New research suggests that drought wiped out the Mayan civilization. Are we next? While it’s often difficult to draw direct a line between a specific “natural” disaster or event and human activities, in the scientific community, a consensus is emerging that droughts, floods, “superstorms” and other unusual climate events are side effects of an Earth out of balance.
Some changes are anecdotal, but nonetheless real. In the Northeast, for example, we’ve seen some of the mildest winters in living memory, with spring thaws occuring months too early, eerie periods of balmy weather in mid winter, and erratic temperature shifts that have confused blossoming trees and plants, exacerbated tick infestations and put snow plow operators out of work.
In a few cases, cause and effect have a direct correlation. Research suggests that recent earthquakes in Ohio, for example, may be directly correlated with underground “fracking” exploration for natural gas. If you’re one of the many who think of natural gas as a clean, green alternative to other fuels, go down to your video store and rent “Gasland.” The costs of cheap natural gas may be borne by generations of Americans who won’t even get the benefit of using it.
As human beings accelerate or interrupt natural processes, nature is responding in kind. And chances are, we’ve only seen a hint of what’s to come.
Ask a Texas farmer if the climate has changed.
Drastic Water Reductions
A combination of large and small lifestyle adjustments can reduce household water usedramatically.
Stop Eating Meat – According to The Guardian, a meat-eating person anywhere in the world requires about 1,100 gallons of water a day to produce his food, compared with about 450 gallons a day for a vegetarian diet. That’s a 650 gallon difference per person. A typical family of four uses 400 gallons a day for both house and yard.
Cover Pools and Replace Lawns with Plants – About 30% of household water use happens outdoors. Swimming pool covers reduce water lost to evaporation by up to 80%. Pools can be topped off with collected rainwater, when it’s available, and drained (preferably for use as gray water) during the driest seasons. Convert lawns to native xeriscaping. Lawns are not only passé, they’re a monoculture, reliant on chemicals and (often) combustion engine for maintenance.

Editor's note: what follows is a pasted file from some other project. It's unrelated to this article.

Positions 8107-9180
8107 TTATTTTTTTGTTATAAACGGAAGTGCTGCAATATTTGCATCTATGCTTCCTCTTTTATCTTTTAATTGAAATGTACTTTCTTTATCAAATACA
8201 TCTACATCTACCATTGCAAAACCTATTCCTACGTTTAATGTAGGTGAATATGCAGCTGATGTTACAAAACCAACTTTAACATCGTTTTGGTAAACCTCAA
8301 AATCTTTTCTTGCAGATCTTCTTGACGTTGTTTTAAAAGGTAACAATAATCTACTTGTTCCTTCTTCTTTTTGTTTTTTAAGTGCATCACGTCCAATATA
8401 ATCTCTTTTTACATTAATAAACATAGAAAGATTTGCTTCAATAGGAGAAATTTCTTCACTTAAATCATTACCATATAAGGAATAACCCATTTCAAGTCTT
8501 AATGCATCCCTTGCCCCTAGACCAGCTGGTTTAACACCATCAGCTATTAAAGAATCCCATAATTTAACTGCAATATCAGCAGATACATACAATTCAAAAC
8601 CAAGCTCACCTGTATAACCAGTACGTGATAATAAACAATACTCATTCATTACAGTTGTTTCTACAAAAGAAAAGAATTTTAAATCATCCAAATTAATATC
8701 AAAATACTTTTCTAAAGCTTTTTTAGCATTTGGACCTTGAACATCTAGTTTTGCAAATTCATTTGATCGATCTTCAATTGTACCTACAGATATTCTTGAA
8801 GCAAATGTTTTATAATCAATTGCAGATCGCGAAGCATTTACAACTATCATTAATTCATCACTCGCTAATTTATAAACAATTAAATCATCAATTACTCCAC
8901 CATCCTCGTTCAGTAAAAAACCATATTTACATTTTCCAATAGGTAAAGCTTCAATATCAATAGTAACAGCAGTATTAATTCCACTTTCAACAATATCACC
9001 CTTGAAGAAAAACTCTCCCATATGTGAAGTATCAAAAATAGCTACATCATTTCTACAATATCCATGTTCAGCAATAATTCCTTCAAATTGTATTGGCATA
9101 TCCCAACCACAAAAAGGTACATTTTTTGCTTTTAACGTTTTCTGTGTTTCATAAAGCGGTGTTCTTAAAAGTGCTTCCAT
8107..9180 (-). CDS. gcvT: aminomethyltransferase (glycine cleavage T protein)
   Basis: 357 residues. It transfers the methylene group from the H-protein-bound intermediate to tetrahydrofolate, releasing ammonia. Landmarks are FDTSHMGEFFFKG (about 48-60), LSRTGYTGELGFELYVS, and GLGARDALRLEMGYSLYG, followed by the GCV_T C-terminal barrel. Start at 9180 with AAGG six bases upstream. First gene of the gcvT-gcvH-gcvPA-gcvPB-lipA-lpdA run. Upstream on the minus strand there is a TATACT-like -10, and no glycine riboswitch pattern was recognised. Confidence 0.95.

Upgrade Sprinkler Irrigation – Replace sprinkler systems with a drip system controlled by an electronic moisture sensor that only operates when necessary. It should also include a rain sensor that shuts off irrigation when it’s raining.
Replace Toilets – Replacing household toilets with 1.6 gpf models saves about 14,000 gallons of water per year for a family of four.
Upgrade Appliances – Upgrading an old clothes washer to a front-loading model typically reduces water use by about half, saving up to 8,000 gallons annually. Newer dishwashers offer similar dramatic improvement over old models.
Slow the Flow – Add aerators that restrict faucet waterflow to 1.0 gpm and save about 1,700 gallons annually for a typical household. Newer showerheads reduce flow to as little as 1.75 gpm without losing pressure.
Stop Leaks – Finally, check for leaks in hoses, toilets and anyplace else that may be quietly tapping your precious water resources.
Submerged - is this the new normal for the Northeast?
When raising a house on stilts or large-scale renovation isn’t possible, you can still prepare for flooding in a way that mitigates damage.
The term “wet floodproofing” refers to the practice of prepping a home for inevitable flooding, rather than trying to keep it completely dry during the next flood. Louisiana State University (in a region with plenty of flood experience) suggests that this is a lower cost strategy, especially for a home that has been previously flooded and is being rehabbed. Note that a prerequisite for many of these measures would be to make sure the home is strongly secured to its foundation.
The LSU AG Center recommends: